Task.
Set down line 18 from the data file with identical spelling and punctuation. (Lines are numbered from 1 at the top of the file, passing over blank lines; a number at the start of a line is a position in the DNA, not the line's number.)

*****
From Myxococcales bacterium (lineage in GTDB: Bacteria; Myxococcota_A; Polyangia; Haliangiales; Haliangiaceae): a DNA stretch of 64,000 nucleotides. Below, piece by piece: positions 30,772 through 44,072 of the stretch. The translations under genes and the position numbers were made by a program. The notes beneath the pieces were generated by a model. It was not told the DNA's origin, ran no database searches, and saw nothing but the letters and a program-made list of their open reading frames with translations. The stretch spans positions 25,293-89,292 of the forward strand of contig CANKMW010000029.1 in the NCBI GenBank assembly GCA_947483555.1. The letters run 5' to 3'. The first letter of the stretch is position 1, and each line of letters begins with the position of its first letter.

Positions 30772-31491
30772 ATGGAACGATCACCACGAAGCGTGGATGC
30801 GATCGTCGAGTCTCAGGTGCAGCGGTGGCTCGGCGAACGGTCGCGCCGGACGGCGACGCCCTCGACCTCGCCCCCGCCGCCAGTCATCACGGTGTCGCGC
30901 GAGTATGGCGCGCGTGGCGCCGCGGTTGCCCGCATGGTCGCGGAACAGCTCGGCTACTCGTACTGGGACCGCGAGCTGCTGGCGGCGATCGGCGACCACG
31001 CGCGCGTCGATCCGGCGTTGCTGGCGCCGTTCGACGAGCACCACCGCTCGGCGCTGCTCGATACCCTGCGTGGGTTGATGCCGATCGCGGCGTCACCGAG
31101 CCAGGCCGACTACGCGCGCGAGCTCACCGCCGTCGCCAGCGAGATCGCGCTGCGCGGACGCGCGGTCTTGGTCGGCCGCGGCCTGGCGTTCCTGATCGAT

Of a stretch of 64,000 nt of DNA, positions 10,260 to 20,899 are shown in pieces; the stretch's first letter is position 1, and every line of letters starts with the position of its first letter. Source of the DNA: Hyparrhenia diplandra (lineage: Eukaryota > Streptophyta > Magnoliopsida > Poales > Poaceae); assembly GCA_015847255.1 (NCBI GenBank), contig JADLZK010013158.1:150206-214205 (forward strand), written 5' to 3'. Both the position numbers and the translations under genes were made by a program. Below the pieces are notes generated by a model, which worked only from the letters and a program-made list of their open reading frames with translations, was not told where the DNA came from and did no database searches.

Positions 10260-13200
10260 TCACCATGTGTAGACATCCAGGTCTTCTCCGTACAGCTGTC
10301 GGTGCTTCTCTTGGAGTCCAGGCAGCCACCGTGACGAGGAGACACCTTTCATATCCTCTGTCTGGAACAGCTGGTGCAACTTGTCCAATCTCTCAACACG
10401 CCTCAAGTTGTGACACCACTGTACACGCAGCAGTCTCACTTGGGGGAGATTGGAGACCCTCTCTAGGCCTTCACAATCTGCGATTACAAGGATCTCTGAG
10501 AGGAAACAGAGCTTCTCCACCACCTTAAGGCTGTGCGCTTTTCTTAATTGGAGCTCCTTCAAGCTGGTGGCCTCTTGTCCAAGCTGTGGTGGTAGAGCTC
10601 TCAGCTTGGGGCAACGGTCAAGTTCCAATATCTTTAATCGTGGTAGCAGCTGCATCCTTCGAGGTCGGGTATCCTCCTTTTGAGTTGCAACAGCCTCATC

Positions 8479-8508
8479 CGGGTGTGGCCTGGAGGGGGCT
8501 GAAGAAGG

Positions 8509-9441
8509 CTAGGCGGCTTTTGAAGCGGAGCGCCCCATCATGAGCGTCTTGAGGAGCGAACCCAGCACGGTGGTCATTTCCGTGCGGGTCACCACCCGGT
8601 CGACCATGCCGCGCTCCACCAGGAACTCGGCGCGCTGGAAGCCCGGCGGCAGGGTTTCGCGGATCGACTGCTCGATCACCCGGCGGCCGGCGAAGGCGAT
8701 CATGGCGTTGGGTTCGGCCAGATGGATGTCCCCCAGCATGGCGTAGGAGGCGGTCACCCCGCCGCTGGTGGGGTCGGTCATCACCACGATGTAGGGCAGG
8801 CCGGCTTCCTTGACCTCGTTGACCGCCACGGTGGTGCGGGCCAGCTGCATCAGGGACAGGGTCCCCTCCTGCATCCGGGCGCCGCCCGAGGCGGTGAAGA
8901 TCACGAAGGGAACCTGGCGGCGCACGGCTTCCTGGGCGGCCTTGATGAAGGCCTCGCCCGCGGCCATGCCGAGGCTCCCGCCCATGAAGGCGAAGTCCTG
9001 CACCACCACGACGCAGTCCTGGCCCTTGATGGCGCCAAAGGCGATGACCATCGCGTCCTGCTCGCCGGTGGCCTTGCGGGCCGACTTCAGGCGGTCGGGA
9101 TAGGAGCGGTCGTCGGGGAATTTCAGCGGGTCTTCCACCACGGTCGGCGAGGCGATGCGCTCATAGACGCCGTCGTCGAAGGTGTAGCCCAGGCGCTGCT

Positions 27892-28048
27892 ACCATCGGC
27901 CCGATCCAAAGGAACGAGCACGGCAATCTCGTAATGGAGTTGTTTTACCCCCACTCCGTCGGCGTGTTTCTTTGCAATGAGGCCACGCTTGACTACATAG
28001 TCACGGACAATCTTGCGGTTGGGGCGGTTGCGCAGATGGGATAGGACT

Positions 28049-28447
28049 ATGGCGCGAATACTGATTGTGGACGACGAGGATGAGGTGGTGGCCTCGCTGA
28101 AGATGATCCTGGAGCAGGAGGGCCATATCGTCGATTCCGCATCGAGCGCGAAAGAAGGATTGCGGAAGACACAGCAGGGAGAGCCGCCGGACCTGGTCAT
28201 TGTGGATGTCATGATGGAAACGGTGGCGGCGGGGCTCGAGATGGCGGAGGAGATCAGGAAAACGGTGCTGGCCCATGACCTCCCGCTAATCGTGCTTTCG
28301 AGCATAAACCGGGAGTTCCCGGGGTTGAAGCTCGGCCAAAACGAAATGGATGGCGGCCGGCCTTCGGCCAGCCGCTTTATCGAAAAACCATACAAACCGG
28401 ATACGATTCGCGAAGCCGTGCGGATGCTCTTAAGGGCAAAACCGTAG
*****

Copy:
Positions 8509-9441